Regeneration of axons in the visual system

Martin Berry, Zubair Ahmed, Barbara Lorber, Michael Douglas, Ann Logan

Research output: Contribution to journalReview articlepeer-review


This review will describe the unique advantages that are offered by the visual system of mammals and other vertebrates for studying the regenerative responses of the central nervous system (CNS) to injury, and recent insights provided by such studies. In the mouse and rat visual system a variety of experimental paradigms promote survival of retinal ganglion cells (RGC) and optic nerve regeneration, probably through stimulation by neurotrophic factors (NTF) either directly, or indirectly through retinal astrocyte/Müller cell intermediary activation. NTF induce disinhibition of axon growth through regulated intramembranous proteolysis of p75NTR, and the inactivation of RhoA and EGFR signalling. The concomitant release of metalloproteinases (MMP) and plasminogen activators from RGC axons, and tissue inhibitors of metalloproteinases from optic nerve glia repress scarring and thereby reduce titres of scar-derived inhibitory ligands expressed in the wound. MMP also degrade myelin-derived inhibitory ligands along regenerating axon trajectories after regulated release from glia at the growing front of regenerating RGC axons. Optic nerve transection induces apoptosis of RGC which is blocked by anti-apoptotic regimes and thus, in combination with blockers of axon-growth inhibitory signalling and promoters of axon growth may be a therapeutic formula for promoting sustained axon regeneration. All these findings in the visual system are translatable to the CNS as a whole and thus strategies that successfully promote visual axon regeneration will be equally effective elsewhere in the CNS. Future developments likely to advance the field of regenerative research include a greater understanding of phylogenetic differences in the response of the CNS to injury, the role of NTF, cAMP, EGFR, glia/neuron interactions in disinhibiting and promoting axon growth, the control of neuron death, and effective drug delivery.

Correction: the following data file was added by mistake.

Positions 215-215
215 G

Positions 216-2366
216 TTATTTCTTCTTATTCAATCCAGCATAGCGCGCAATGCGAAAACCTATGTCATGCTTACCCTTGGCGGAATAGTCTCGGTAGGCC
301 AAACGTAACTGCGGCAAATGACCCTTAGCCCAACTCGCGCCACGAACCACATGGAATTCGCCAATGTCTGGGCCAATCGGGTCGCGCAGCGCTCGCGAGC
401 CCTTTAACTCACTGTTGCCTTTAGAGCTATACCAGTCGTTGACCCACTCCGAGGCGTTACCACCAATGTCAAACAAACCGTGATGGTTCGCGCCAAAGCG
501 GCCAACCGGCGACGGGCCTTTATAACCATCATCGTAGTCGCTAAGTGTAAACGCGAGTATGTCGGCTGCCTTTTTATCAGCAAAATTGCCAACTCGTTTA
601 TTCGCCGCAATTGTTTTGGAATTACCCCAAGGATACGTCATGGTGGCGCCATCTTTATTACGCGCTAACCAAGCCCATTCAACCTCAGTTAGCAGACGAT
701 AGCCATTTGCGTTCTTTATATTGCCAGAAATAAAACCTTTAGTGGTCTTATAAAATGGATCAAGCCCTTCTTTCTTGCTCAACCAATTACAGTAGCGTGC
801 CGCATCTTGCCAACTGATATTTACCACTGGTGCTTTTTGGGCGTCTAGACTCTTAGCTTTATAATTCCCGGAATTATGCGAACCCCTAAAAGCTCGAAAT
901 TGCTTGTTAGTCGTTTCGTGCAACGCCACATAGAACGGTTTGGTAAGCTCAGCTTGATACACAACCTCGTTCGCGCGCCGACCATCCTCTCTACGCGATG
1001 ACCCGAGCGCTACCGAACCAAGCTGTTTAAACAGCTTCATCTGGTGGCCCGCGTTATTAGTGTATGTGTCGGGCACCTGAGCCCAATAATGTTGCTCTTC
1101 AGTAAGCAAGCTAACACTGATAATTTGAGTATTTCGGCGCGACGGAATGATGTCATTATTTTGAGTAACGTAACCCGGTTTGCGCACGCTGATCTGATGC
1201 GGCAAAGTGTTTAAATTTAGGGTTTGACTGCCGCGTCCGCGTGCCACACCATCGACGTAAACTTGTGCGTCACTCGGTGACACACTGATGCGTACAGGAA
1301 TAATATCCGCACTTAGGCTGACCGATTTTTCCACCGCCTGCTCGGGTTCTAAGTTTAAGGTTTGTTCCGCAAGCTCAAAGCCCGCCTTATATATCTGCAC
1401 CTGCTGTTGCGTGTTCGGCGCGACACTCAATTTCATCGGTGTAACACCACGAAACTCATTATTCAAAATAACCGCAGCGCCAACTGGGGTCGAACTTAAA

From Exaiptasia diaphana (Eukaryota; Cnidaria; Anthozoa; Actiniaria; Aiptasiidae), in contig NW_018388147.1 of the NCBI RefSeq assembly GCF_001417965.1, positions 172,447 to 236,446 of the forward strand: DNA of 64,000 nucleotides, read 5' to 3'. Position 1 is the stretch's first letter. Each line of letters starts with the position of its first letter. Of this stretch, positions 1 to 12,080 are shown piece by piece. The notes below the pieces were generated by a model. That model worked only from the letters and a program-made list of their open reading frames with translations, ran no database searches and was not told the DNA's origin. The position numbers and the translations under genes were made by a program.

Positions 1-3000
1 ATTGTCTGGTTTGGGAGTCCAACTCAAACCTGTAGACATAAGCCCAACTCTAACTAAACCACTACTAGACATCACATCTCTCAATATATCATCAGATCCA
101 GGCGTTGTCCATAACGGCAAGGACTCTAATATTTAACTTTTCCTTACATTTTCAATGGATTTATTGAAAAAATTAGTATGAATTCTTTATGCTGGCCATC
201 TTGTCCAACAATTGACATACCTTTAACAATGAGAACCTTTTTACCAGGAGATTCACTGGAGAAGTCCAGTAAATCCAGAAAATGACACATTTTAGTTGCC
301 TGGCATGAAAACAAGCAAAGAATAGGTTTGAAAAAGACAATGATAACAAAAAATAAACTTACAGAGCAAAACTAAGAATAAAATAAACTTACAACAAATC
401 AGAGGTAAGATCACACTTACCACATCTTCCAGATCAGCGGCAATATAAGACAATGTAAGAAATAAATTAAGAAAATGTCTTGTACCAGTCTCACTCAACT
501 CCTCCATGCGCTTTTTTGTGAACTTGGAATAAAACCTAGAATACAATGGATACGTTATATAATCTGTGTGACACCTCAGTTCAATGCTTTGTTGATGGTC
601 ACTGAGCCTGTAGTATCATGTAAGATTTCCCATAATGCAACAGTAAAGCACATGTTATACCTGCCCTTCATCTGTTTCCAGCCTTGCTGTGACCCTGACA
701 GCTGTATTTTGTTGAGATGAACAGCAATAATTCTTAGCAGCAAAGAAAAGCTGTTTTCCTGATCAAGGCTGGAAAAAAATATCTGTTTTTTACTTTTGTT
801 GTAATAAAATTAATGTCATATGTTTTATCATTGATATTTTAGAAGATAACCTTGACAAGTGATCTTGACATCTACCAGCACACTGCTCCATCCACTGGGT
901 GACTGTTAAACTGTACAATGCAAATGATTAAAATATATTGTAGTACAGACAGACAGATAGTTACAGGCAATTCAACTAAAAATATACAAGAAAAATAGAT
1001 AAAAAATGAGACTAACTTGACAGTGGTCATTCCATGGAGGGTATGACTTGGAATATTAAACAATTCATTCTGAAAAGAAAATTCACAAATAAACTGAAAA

Original languageEnglish
Pages (from-to)147-74
Number of pages28
JournalRestorative Neurology and Neuroscience
Issue number2-3
Publication statusPublished - 2008
Externally publishedYes


  • Growth Inhibitors
  • Nerve Growth Factors
  • Nerve Regeneration
  • Neuroglia
  • Optic Nerve Injuries
  • Retinal Ganglion Cells
  • Visual Pathway


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